The baby should have at least one vein punctured and a perfusion is installed. Assess perfusion for warm peripheries, capillary refill time of ≤3 seconds, tone and activity, and blood pressure. Stabilize perfusion before moving the baby to the ambulance. Syringe pumps are required to use inotropes with accuracy. Continuous Pulse oximeter monitoring is preferable.

  1. To assure the metabolic equilibrium and the glycemia.

The normal glucose in blood is 40 mg/dl. The following categories of children present a risk of hypoglycemia: newborns from diabetic mothers big for their gestational age, newborn that are small for their gestational age small premature, sepsis or in shock newborns.

For all these newborns the glucose will be checked through rapid tests every 2 hours. The glycemia is monitored continuously [23,24].

Special Considerations Regarding Pre-Transport Stabilization For Some Pathology

Abdominal wall defects (Omphalocele, Gastroschisis): An oro-gastric drainage should be installed. The abdominal defect to be covered with soft, sterile sheets. Optional, the sheets may be wet with warm physiologic saline. Also, a special plastic cover may limit the heat losses.

Defects of the neural tube (bifida spine): The defect to be covered with soft, sterile sheets. Optional, the sheets may be wet with warm physiologic solution. Also, a special plastic cover may limit the heat losses.

Diaphragmatic Hernia: it is compulsory to put the child on oro-tracheal intubation and naso gastric drainage.

Other malformations of the digestive tube: Nasogastric aspiration should be installed.

Esophageal Atresia/Tracheoesophageal fistula: aspiration should be started and maintained [25,26].

Accompanying the Patient

A critically ill patient should be accompanied by a minimum of two attendants. The precise requirement for accompanying personnel will depend upon the clinical circumstances in each case.

Levels of Patients’ Critical Care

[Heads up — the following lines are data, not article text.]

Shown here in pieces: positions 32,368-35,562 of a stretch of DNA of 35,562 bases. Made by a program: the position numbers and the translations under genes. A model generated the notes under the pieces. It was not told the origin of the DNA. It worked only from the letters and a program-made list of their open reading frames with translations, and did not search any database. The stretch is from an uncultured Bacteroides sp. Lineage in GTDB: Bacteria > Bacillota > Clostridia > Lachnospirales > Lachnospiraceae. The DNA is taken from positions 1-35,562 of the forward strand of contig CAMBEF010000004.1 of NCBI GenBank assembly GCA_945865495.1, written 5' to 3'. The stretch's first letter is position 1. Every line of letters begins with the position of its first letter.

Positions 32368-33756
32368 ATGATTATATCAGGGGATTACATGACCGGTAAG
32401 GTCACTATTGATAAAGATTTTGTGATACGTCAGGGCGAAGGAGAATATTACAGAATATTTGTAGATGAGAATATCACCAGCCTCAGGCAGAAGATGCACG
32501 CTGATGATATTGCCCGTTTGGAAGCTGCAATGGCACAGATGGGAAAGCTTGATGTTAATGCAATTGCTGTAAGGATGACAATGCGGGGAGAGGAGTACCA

The decision should be made by a senior doctor [26]

Level 0: Patients whose needs can be met through normal care should not usually need to be accompanied by a doctor, nurse or paramedic.

Level 1: At risk of their condition deteriorating, support from the critical care team will require a paramedic ambulance crew and may require a nurse, paramedic and/or medical escort.

Level 2: Requiring more detailed observation or intervention including support for a single failing organ system or post-operative care must be escorted by competent, trained and experienced personnel, usually a doctor and a nurse or paramedic.

Level 3: Patients requiring advanced respiratory support alone or basic respiratory support together with support of at least two organ systems. These patients must be escorted by competent, trained and experienced personnel, usually a doctor and a nurse or paramedic.

All individuals involved in the transport of critically ill patients should be suitably competent, trained and experienced.

Monitoring, Drugs and Equipment

Patients with level 1, 2 or 3 critical care needs will require monitoring during the transfer. Monitoring needs to be established and secure before the transfer is started. The personnel involved in the transfer should check that they have adequate supplies of the necessary drugs. These may include sedatives, analgesics, muscle relaxants, and inotropes. Many of these drugs are best prepared before hand in pre-filled syringes. All equipment should be robust, durable and lightweight. Electrical equipment must be designed to function on battery when not plugged into the mains. Additional batteries should be carried in case of power failure. Portable monitors should have a clear illuminated display Portable mechanical ventilators should have minimum connection, disconnection and high pressure alarms. It should be able to supply positive end expiratory pressure and variable inspired oxygen concentration, respiratory rate, inspiratory: expiratory ratio and tidal volume.

The Ambulance